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Format:Paperback|Verified Purchase
A great oportunity to get basic knowledge and fairly new ideas about environmental economy. I hope he will add the financial part to his subject and uses an open economy model
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Amazon.com: 4.2 out of 5 stars  4 reviews
25 of 27 people found the following review helpful
4.0 out of 5 stars Zero growth is far from a tragedy 16 April 2009
By A. J. Sutter - Published on Amazon.com
Format:Paperback
This book deserves a wider readership than Thomas Friedman's "Hot, Flat and Crowded". It's unlikely to get it for a couple of reasons that go beyond Friedman's celebrity status, which I'll touch on below. But instead of peddling utopian fantasies for market capitalists, Peter Victor (PV) raises timely questions about whether developed countries ought to continue economic growth into the indefinite future.

PV points out that growth in GDP hasn't brought some of the principal benefits claimed for it, such as full employment and environmental improvements. Indeed, the largest chunk of his critique is to show how GDP growth isn't sustainable from an enivronmental point of view. He also details how growth hasn't helped the poorest citizens in Canada, and has exacerbated inequality there. By means of scenario-based computer modeling, he shows how Canada might achieve a zero GDP per capita growth rate while reducing poverty, unemployment and debt/GDP. PV advocates a "steady state economy," an idea first (or most prominently) proposed by US economist Herman Daly. The book doesn't explore the idea of actually reducing GDP per capita, a notion called "de-growth" that is far more talked about in France, Italy and even Germany (where it's known as décroissance, decrescita and Schrumpfung, respectively) than in the Anglophone world. While I was disappointed by this restraint, I was pleased to see PV mention in several places the importance of employing more people for shorter working hours, an idea often discussed in Europe.

This is one of the best books of its type in English, but an accumulation of small points led me to give it less than five stars. One is its adherence to the steady-state view. This model assumes not only that we can know just the right amount of resources to extract, and the right amount to renew, but that we will actually do all those things. That's incredibly difficult to achieve in practice. Our understanding of natural processes is not so advanced that we can be confident of getting this right. For example, we're still figuring out the connections among marine microbes, the carbon cycle and climate, such as whether marine bacteria are a CO2 sink or a CO2 source (see D. Kircher, ed., "Microbial Ecology of the Oceans", 2nd ed. (2008).)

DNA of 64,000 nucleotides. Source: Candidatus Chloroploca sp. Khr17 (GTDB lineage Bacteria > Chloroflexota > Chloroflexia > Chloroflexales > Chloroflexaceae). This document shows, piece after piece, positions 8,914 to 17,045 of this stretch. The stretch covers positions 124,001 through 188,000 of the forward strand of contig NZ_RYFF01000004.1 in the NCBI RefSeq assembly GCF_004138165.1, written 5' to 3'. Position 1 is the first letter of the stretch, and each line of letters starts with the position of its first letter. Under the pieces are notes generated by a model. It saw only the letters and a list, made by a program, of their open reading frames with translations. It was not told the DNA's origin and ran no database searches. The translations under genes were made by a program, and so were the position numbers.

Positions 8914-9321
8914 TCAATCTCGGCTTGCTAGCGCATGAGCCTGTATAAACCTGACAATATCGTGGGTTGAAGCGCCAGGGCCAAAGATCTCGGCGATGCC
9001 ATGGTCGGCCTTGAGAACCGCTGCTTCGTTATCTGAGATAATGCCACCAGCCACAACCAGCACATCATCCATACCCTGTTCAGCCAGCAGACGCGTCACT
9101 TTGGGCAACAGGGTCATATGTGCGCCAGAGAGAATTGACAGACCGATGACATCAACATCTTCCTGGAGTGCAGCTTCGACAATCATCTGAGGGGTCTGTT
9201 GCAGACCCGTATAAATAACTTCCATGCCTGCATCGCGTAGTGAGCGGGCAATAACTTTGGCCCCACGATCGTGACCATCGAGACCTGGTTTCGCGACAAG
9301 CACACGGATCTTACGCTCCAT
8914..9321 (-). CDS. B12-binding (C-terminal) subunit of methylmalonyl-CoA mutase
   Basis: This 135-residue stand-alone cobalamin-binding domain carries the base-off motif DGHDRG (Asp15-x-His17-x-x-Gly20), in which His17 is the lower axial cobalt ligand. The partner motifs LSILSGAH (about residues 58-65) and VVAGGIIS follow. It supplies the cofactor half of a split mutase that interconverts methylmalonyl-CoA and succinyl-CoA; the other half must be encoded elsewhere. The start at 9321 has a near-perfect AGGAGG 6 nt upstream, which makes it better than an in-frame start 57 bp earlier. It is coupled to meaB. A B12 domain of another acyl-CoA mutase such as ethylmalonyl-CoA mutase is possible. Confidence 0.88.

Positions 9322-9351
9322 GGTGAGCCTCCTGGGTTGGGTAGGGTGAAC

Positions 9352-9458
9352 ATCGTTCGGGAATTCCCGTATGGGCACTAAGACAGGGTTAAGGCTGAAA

Another reason is that the book doesn't quite live up to the ideals announced in its Prologue. PV says there that his point is not "that we should adopt zero growth as an alternative, over[-]arching policy objective [, but rather] that we should not bother with growth as a policy objective at all" (@2). But GDP is an input in most of the linear equations equations determining consumption, employment, exports, etc. in the computer model PV features later in the book (see @185-189). So if you were using the model to explore policy options, it would be hard to say that you were ignoring GDP when formulating policy. I wrote to PV about this, and he explained that he "wanted to model growth in terms of changes in GDP because this is the way that it is conventionally measured," and so he thought it might be more convincing to his intended audience. To be more consistent with the Prologue, I'd have preferred to see the model's inputs be entirely independent of GDP, with GDP being computed ex post from the model's outputs.